Using a community health worker model, the University of South Florida PRC improved the use of protective eyewear among citrus harvesters. Researchers trained full-time citrus workers to share eye safety information with other citrus workers and encourage workers to wear safety glasses. Workers who had 1 to 2 years of experience and who received help from a peer worker were more likely to use safety glasses than were other citrus workers. This model may be useful to injury prevention in similar agricultural settings.



Young boy drinking a bottle of water2012

Harvard Fights Out of School Nutrition

Based on data collected from 2010-2011, Harvard University PRC researchers found that after-school programs that use the Out of School Nutrition and Physical Activity Initiative (OSNAP), can increase children’s access to drinking water during snack time. The PRC developed OSNAP to help programs that care for children outside of school improve nutrition and physical activity environments, policies, and practices. Researchers believe this study was the first group randomized control trial of a strategy to increase the amount of water served in after-school programs.



Web Ease Logo2012

WebEase Online Program Promotes Epilepsy Self-Management

Emory University PRC developed WebEase, an online program designed to promote self-management among adults with epilepsy. Interacting with WebEase, users can learn, adjust, or reinforce self-management skills related to medication, stress, and sleep management. Results from a study showed that participation in and completion of WebEase improved self-efficacy and medication taking. Researchers are working to develop a WebEase mobile app and adapt WebEase into Spanish.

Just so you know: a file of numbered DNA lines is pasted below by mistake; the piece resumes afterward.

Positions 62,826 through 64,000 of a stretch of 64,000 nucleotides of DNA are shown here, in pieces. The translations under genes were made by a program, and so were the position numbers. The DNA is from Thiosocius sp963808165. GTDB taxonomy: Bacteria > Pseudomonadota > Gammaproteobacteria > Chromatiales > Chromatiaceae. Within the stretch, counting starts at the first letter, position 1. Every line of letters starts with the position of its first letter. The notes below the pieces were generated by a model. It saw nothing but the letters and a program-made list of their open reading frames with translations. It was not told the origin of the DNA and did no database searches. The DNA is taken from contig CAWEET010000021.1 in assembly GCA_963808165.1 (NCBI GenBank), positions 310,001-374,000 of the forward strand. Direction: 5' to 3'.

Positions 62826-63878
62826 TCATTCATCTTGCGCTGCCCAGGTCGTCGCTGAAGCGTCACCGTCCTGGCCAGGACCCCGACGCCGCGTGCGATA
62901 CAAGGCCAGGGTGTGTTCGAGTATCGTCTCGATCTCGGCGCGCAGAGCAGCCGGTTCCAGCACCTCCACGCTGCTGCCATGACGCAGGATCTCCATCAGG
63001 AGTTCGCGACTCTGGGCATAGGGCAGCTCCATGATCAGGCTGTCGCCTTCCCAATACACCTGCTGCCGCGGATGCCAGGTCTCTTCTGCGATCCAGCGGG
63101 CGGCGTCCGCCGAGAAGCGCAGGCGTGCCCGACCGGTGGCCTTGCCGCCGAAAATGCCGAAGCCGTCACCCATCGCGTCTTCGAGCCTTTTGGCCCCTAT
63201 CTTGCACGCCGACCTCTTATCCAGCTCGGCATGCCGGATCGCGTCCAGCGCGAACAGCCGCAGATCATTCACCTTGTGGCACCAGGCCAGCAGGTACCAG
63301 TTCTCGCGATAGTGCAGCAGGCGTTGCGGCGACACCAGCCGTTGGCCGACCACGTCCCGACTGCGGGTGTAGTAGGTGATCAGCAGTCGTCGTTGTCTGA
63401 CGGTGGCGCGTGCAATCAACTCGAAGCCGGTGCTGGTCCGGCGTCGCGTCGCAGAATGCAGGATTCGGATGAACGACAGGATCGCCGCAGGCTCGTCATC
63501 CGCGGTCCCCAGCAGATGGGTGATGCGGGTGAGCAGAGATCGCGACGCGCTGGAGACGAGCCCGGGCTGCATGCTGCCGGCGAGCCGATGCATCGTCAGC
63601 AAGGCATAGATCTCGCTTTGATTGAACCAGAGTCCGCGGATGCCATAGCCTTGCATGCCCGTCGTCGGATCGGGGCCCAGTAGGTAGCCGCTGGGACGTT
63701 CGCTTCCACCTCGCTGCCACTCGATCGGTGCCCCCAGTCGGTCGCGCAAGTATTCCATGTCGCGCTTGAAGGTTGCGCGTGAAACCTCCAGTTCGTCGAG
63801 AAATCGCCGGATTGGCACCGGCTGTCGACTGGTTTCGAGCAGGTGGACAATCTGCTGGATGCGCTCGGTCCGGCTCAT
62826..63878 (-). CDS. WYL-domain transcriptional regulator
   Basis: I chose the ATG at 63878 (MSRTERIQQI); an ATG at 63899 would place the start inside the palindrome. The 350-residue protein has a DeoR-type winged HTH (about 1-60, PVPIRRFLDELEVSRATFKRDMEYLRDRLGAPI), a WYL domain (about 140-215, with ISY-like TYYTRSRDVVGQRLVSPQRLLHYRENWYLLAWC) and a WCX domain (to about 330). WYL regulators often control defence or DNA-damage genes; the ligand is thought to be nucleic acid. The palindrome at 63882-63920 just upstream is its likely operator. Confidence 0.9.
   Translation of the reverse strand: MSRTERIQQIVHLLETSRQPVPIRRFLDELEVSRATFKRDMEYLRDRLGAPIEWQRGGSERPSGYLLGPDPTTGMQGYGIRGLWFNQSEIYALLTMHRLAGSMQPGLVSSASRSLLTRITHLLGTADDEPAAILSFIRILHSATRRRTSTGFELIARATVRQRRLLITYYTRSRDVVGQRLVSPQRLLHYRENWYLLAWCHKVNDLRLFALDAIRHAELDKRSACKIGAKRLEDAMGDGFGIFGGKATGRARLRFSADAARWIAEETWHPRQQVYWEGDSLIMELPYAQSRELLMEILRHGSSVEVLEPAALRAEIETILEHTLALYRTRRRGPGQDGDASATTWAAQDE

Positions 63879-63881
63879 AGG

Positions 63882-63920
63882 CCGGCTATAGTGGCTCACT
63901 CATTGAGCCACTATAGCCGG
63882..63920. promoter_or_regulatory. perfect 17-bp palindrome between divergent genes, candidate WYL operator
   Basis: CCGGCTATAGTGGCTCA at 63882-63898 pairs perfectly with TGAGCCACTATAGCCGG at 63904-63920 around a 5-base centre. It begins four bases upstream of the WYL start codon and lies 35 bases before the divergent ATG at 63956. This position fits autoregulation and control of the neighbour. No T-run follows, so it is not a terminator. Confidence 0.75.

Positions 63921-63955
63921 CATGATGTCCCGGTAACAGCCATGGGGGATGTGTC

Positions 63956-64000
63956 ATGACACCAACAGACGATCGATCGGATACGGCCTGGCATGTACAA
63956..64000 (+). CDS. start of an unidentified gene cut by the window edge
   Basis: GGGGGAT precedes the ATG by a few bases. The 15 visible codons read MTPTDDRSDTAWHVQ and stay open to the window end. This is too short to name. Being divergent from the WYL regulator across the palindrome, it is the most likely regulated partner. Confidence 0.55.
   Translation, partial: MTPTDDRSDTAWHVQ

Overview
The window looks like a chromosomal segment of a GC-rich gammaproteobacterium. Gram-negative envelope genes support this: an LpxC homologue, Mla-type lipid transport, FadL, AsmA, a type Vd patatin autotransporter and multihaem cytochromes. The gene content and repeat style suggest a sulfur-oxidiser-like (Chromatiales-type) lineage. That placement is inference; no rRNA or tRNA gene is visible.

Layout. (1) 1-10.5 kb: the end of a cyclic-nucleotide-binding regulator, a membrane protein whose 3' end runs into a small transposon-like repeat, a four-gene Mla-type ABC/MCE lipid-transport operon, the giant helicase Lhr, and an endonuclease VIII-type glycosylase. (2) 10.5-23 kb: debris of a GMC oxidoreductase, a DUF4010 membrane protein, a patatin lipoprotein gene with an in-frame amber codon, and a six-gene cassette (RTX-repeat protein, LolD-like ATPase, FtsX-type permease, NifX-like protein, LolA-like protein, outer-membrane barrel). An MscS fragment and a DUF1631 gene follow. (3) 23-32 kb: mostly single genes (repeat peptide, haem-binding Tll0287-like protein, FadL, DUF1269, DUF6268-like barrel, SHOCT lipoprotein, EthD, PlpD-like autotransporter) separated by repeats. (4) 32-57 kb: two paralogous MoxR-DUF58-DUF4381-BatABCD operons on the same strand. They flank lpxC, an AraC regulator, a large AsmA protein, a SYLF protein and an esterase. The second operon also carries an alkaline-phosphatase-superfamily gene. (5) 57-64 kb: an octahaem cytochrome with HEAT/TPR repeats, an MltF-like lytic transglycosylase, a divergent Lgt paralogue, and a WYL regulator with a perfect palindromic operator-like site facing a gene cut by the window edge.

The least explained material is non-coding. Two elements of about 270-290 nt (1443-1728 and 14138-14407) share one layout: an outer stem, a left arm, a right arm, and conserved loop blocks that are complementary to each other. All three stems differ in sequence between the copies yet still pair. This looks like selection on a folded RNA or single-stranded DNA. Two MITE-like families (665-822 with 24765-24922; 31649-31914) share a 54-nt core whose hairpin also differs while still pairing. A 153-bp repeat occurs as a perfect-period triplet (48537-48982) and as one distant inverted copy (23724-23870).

Image of a young boy covering his ear to block loud noise 2013

PRC Studies Community-based Prevention of Noise-Induced Hearing Loss

The Oregon Health and Science University PRC evaluated the effectiveness of four noise-induced hearing loss prevention programs with primary school students in a tribal community. In 53 fourth-grade classrooms, 95% of students were reported to be at risk for noise-induced hearing loss. While all of the programs were effective, the more effective programs were the interactive programs, such as the two Dangerous Decibels® programs in classrooms. The average improvement across all student survey questions was almost 20% for classroom programs.



woman speaking with her nurse2013

Video Improves Completion of HPV Vaccine Series

To prevent cervical cancer, the University of Kentucky PRC developed the “1-2-3 Pap” educational video to encourage Appalachian women to complete the human papillomavirus (HPV) vaccine series. The 3-dose series is a primary strategy to prevent cervical cancer. The women who watched the DVD were more than twice as likely to complete the series as the women who received standard care. The video has been adopted by 18 local health departments in Kentucky reaching 41 counties and has also been adapted for use in North Carolina and West Virginia. The West Virginia version was widely distributed by the West Virginia Immunization Network.